The US-India relationship is set to be one of the most defining ones of the 21st century, US President Joe Biden said, welcoming Prime Minister Narendra Modi to the White House for bilateral talks on Thursday as the two leaders prepared to announce major deals in areas including defence, semi-conductors, and the hi-tech sector.

“The challenges and opportunities facing the world in this century require that India and the United States work and lead together,” the US President said.

The Indian Prime Minister was given a red carpet welcome and a military salute at the White House as an estimated 7,000 Indian-Americans stood on the South Lawn to watch.

Modi, who spoke in Hindi, said that the strong strategic partnership between the two countries was a clear proof of the power of democracy. 

“This grand welcome ceremony at the White House today is an honour and pride for the 1.4 billion people of India. This is also an honour for more than 4 million people of Indian origin living in the US. For this honour, I express my heartfelt gratitude to President Biden and Dr. Jill Biden,” Modi said.

He said both countries were proud of their diversity and believed in the welfare of all.

Modi is on a four-day visit to the US, covering New York and Washinton DC, where he has held extensive meetings with political leaders, thinktanks, industry representatives, and members of the diaspora. He will leave for Egypt on Friday on an official visit.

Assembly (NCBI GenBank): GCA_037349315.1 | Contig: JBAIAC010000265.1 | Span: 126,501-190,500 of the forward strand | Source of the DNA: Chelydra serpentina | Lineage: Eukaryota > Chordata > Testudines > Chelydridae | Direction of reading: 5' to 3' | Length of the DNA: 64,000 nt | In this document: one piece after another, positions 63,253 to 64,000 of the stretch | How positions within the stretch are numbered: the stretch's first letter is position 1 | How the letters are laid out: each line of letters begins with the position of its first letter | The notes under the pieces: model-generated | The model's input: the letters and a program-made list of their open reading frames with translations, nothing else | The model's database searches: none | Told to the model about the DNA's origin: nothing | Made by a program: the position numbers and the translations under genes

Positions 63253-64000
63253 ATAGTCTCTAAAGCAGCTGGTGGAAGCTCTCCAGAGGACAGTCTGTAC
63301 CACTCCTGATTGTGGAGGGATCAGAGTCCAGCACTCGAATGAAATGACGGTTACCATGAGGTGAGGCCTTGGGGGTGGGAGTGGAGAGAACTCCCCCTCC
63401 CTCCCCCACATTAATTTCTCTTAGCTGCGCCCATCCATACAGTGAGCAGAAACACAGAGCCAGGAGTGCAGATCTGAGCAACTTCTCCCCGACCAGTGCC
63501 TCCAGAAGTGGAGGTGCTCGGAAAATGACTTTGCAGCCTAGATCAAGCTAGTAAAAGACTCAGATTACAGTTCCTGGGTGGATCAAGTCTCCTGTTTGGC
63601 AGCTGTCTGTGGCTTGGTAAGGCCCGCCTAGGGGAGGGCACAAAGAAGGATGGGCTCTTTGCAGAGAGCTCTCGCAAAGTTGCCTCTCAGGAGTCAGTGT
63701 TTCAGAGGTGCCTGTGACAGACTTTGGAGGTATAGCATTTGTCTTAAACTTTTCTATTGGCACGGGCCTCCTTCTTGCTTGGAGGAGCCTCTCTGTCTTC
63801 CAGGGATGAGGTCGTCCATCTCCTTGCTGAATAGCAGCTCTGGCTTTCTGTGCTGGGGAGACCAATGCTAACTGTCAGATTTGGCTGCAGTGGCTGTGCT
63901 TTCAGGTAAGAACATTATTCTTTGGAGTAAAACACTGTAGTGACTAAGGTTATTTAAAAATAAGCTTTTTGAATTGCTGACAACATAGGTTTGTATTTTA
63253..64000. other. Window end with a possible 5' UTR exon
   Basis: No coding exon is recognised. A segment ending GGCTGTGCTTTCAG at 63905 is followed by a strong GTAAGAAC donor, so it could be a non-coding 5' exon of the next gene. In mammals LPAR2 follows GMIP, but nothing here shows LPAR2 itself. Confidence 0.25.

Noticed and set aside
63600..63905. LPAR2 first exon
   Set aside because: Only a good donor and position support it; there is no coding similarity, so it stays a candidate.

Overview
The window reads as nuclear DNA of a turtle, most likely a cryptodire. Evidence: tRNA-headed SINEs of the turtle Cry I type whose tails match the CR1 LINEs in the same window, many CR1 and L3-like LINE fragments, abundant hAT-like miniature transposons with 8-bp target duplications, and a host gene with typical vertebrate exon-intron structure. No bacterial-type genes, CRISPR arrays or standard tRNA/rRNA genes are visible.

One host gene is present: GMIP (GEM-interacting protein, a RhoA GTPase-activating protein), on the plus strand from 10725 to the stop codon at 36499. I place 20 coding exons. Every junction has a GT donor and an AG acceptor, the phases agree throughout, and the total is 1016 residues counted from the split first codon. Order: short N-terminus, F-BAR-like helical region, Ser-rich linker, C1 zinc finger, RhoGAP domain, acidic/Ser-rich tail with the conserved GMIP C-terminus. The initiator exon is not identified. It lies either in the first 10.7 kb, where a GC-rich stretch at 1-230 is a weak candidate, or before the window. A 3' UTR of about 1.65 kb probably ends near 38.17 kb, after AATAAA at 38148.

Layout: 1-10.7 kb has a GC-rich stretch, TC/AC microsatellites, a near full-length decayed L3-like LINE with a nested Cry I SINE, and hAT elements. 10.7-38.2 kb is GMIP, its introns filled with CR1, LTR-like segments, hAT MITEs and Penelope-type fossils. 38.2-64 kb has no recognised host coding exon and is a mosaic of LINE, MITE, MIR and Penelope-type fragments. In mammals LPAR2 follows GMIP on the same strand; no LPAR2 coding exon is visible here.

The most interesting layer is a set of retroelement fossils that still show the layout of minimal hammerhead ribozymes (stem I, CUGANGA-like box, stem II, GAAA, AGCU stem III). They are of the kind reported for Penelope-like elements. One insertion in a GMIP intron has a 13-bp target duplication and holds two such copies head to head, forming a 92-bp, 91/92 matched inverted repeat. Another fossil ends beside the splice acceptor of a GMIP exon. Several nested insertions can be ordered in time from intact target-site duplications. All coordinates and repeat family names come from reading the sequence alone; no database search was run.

Big agreements being signed between India and the US during Modi’s visit include GE’s pact with HAL for joint production of F414 engines and US chip giant Micron’s decision to invest $800 million in a semiconductor assembly and testing plant in India. New Delhi is also expected to purchase high-precision armed drones, the MQ-9B SeaGuardians, from the US.

Modi will also address a joint session of Congress and then attend a gala dinner at the White House.

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The US was India’s biggest trading partner in FY23 at $128.55 billion, with China in second position. India’s exports to the US increased by 2.81 per cent (year-on-year) to $78.31 billion in 2022–23, while imports grew by about 16 per cent to $50.24 billion.